The Uganda Tourism Board (UTB), the Tourism promotion arm of the country, has got a new home.
Formerly located in the basement of Impala House on Kimathi Avenue, UTB has moved to its new offices located at Windsor Crescent, in Kampala’s posh Kololo suburb.
Located in about an acre of land, the plush spacious office is being seen as a step ahead by UTB to take the staggering but potential sector that has kept lagging behind her East African Counterparts.
The Uganda Tourism Board’s Executive Director, Mr Cuthbert Baguma, told East African Business Week last week that the spacious offices are ideal and convenient for Tourism.
Baguma, who is only just four months in office, said the former office at Kimathi Avenue was inadequate for marketing.
“Fundamentally, you can’t talk about marketing and promotion without image, and one of the key ingredients of image is location in terms of accessibility, proximity and convenience,” Baguma said.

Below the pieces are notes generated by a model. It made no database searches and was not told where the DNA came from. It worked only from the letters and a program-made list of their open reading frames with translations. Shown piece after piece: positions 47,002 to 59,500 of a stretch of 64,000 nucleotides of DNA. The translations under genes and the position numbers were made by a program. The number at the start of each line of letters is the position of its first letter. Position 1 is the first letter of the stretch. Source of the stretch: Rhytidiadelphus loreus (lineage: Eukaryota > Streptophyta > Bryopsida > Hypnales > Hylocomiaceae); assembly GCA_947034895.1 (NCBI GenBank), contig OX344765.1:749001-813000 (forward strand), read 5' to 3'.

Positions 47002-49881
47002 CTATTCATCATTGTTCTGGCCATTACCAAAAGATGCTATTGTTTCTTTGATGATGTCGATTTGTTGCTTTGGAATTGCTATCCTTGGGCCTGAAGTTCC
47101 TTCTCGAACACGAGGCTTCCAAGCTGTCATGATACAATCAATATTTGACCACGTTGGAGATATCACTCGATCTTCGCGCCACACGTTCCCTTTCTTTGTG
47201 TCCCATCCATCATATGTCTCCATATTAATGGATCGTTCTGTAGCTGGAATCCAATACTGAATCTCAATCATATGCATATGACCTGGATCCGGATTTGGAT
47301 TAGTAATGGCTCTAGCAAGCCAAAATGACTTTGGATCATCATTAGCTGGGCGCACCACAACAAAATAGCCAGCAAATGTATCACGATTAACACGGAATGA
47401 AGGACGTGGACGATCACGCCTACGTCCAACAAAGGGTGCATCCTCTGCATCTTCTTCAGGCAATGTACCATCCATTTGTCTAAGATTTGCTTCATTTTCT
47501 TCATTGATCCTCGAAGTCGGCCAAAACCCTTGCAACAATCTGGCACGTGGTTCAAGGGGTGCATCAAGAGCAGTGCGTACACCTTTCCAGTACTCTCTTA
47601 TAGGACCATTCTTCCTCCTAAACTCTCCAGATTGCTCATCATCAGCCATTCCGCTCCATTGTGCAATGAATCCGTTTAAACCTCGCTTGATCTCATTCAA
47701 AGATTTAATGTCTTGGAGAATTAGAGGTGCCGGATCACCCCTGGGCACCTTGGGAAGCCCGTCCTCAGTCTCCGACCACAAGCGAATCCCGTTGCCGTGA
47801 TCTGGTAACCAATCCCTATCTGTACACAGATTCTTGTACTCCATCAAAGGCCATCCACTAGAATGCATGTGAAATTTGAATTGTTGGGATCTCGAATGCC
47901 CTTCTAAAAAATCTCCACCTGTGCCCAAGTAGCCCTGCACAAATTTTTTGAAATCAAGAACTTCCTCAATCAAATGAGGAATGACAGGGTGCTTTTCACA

“The previous office space we were occupying at Impala was grossly inadequate for the creation of a prime marketing agency like UTB as the tourism marketing arm of Uganda.”
Apart from its offices at Garden City, Baguma said UTB plans to open another office in a prime location in the central business district to ease accessibility and convenience for improved customer care and service delivery.
In 1907 Uganda was visited by Winston Churchill. His discriminating and perceptive analysis of what Uganda has to offer was recorded in “My African Journey”, where he wrote “Uganda is truly the pearl of Africa“.
Blessed with unique attractions, beauty, its well-earned reputation for hospitality, modesty and friendliness, Uganda seems to be slowly losing its tourism grounds. With the trials of independence and civil war now long past, Uganda has once again opened its doors to tourists.
Over the past three years, Uganda’s Ministry of Tourism, through its associated agencies the Uganda Tourism Board and the Uganda Wildlife Authority are sowing the seeds of a brand new conservation-based form of sustainable tourism.